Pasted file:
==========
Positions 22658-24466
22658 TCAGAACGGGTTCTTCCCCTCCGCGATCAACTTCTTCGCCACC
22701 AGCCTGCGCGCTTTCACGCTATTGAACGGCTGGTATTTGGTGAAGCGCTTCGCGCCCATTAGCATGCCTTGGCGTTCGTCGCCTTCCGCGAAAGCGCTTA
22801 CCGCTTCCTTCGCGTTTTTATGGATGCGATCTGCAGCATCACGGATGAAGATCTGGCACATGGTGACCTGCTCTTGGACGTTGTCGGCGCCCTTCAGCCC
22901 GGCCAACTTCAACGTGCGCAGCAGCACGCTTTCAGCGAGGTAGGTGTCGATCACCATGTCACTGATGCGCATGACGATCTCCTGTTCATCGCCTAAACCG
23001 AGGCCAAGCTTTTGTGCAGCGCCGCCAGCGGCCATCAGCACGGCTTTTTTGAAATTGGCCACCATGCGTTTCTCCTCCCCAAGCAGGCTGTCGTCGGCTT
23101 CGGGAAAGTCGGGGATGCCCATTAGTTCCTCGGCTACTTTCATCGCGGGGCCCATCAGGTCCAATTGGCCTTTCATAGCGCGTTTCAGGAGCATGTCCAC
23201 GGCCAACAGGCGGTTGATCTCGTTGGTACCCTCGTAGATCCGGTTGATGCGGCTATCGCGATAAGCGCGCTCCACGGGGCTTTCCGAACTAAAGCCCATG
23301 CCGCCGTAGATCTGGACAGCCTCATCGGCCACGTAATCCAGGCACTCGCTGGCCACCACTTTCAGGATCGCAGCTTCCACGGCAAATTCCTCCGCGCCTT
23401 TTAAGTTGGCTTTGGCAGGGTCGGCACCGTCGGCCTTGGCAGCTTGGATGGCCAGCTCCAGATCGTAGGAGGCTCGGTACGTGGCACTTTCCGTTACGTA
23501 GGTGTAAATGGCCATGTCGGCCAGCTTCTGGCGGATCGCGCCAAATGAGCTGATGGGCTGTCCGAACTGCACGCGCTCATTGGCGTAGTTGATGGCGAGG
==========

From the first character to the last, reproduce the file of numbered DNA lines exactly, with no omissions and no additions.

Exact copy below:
Positions 22658-24466
22658 TCAGAACGGGTTCTTCCCCTCCGCGATCAACTTCTTCGCCACC
22701 AGCCTGCGCGCTTTCACGCTATTGAACGGCTGGTATTTGGTGAAGCGCTTCGCGCCCATTAGCATGCCTTGGCGTTCGTCGCCTTCCGCGAAAGCGCTTA
22801 CCGCTTCCTTCGCGTTTTTATGGATGCGATCTGCAGCATCACGGATGAAGATCTGGCACATGGTGACCTGCTCTTGGACGTTGTCGGCGCCCTTCAGCCC
22901 GGCCAACTTCAACGTGCGCAGCAGCACGCTTTCAGCGAGGTAGGTGTCGATCACCATGTCACTGATGCGCATGACGATCTCCTGTTCATCGCCTAAACCG
23001 AGGCCAAGCTTTTGTGCAGCGCCGCCAGCGGCCATCAGCACGGCTTTTTTGAAATTGGCCACCATGCGTTTCTCCTCCCCAAGCAGGCTGTCGTCGGCTT
23101 CGGGAAAGTCGGGGATGCCCATTAGTTCCTCGGCTACTTTCATCGCGGGGCCCATCAGGTCCAATTGGCCTTTCATAGCGCGTTTCAGGAGCATGTCCAC
23201 GGCCAACAGGCGGTTGATCTCGTTGGTACCCTCGTAGATCCGGTTGATGCGGCTATCGCGATAAGCGCGCTCCACGGGGCTTTCCGAACTAAAGCCCATG
23301 CCGCCGTAGATCTGGACAGCCTCATCGGCCACGTAATCCAGGCACTCGCTGGCCACCACTTTCAGGATCGCAGCTTCCACGGCAAATTCCTCCGCGCCTT
23401 TTAAGTTGGCTTTGGCAGGGTCGGCACCGTCGGCCTTGGCAGCTTGGATGGCCAGCTCCAGATCGTAGGAGGCTCGGTACGTGGCACTTTCCGTTACGTA
23501 GGTGTAAATGGCCATGTCGGCCAGCTTCTGGCGGATCGCGCCAAATGAGCTGATGGGCTGTCCGAACTGCACGCGCTCATTGGCGTAGTTGATGGCGAGG